Bill Scott, of the Poverty and Inequality Commission, said the Scottish Government may still not be able to reach its target for 2023-24.
The Scottish Government may still miss its interim targets for reducing child poverty, a group that advises ministers has warned, despite Nicola Sturgeon announcing the doubling of the flagship payment aimed at helping poorer children.
While she said tough choices would have to be made in next week’s Scottish Budget to pay for this, she insisted the move was “without doubt the boldest and most ambitious anti-poverty measure anywhere in the UK”.
Currently, the parents of about 105,000 youngsters under the age of six receive the payment, which has been brought in by the Scottish Government, but it will be rolled out to all children under the age of 16 in poorer families by the end of next year.
The Scottish Government has estimated that almost one in four (24%) youngsters are living in relative poverty – with 240,000 children affected.
But legislation passed by Holyrood sets out that by 2030-31, less than 20% should be living in relative poverty – and that by 2023-24 the proportion should be reduced to 18%.
Bill Scott, chair of the Poverty and Inequality Commission, said modelling and data suggested the Scottish Government “may still miss” that interim target, despite the increase to the Scottish Child Payment.
He said if the UK Government had not ended the £20 a week uplift to Universal Credit it introduced at the start of the Covid pandemic, effectively reducing household incomes by £1,000 a year, “we might have just about made it”.
Speaking to the PA Scotland news agency, Mr Scott said: “It is unfortunate they are going to just miss the interim target, the Commission believes that, so we do need to see investment in other areas, not just social security.”
He insisted there was the “political will to see this through in Scotland” highlighting not just the increase in the Scottish Child Payment but the Government’s doubling of free childcare for three and four-year-olds, and the expansion of free school meals.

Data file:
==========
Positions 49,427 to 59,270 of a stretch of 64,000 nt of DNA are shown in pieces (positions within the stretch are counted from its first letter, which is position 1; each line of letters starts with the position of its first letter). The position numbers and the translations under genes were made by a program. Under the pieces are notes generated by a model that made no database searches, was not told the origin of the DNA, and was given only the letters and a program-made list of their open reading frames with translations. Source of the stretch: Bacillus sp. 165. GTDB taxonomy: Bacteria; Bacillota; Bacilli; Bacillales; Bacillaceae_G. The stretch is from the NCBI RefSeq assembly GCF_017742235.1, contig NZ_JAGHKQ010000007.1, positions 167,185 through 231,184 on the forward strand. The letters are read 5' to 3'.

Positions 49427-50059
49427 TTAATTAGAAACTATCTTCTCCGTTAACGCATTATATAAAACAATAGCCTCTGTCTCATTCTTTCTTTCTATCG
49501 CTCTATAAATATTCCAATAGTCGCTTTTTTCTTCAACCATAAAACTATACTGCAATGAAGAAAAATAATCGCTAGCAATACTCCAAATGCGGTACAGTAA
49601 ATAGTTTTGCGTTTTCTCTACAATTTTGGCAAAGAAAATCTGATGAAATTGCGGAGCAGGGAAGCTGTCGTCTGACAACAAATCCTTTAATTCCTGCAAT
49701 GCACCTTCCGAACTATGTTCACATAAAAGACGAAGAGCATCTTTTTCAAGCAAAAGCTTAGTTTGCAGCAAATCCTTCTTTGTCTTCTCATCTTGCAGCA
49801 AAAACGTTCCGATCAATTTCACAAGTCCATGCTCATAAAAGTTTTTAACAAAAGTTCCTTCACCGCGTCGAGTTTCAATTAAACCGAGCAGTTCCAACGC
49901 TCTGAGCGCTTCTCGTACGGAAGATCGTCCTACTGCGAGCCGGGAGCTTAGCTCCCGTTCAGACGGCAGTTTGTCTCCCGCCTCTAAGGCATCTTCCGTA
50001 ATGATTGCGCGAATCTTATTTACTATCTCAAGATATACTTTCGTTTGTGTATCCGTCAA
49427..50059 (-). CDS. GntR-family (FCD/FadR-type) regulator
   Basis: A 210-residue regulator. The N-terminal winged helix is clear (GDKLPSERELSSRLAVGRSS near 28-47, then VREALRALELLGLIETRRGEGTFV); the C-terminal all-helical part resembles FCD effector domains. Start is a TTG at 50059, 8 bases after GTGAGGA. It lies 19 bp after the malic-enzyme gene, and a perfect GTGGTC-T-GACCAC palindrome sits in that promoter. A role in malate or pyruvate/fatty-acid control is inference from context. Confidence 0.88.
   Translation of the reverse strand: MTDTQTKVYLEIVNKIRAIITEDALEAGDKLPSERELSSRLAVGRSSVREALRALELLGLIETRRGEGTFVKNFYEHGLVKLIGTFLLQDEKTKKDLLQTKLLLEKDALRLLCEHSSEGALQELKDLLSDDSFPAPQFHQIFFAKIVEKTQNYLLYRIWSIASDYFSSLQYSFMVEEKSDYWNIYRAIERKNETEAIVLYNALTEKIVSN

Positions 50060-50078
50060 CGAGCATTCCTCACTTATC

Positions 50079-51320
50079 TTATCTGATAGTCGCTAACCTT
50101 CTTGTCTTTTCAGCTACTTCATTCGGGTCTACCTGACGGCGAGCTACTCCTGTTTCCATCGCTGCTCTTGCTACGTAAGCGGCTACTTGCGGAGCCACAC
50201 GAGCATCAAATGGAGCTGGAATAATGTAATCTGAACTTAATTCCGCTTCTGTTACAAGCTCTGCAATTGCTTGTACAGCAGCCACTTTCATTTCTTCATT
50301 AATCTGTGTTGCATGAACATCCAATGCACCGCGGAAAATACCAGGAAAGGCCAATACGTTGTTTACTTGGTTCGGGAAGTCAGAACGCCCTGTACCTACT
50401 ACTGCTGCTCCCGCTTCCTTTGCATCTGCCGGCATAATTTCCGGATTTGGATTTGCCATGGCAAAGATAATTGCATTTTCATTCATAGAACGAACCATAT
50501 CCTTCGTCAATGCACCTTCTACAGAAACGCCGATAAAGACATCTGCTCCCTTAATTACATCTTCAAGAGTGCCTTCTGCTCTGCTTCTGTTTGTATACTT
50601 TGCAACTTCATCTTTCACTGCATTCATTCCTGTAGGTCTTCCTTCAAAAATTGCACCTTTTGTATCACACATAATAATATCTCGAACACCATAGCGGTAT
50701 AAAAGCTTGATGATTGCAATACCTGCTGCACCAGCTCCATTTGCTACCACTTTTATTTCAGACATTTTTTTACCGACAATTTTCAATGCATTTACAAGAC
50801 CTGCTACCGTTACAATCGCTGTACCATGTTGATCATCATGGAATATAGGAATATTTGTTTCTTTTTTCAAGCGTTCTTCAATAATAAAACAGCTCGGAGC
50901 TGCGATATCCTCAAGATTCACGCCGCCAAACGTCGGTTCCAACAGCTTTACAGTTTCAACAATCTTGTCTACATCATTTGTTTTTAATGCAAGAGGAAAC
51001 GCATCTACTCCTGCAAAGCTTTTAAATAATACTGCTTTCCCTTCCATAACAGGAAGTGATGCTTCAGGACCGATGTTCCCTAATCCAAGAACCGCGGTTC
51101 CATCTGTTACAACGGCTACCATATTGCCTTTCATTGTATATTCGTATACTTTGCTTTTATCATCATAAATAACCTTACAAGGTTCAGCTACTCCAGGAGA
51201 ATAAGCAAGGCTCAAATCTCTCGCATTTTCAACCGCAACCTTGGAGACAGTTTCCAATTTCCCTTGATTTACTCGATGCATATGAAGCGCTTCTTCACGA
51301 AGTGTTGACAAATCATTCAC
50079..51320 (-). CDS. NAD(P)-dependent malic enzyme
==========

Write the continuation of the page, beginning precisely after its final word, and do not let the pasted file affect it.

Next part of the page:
Mr Scott added that it would have been better if the uplift to Universal Credit had stayed in place, saying that would have meant “those families would have got a real bump upwards to their income”, rather than having the increase in the Child Payment “just making up the loss”.
And while he said he did not believe the increase to the Scottish Child Payment could be brought in any earlier than April 2022, he warned that many families are “going to face a harsh winter” with fuel bills rising and inflation also leading to higher prices in the shops.
He stressed that the Commission, which was set up in 2019 to advise ministers on tackling poverty and inequality, believed there needed to be more urgency in tackling the problem.
Mr Scott said: “We need to move more quickly, otherwise we will miss the target in 2030 which is the really important one.”
And he argued that tackling poverty must be given the same importance as issues such as dealing with climate change.
“Tackling poverty has to be up there with addressing climate change,” he insisted.
“That’s what is needed to concentrate minds about what we need to do.”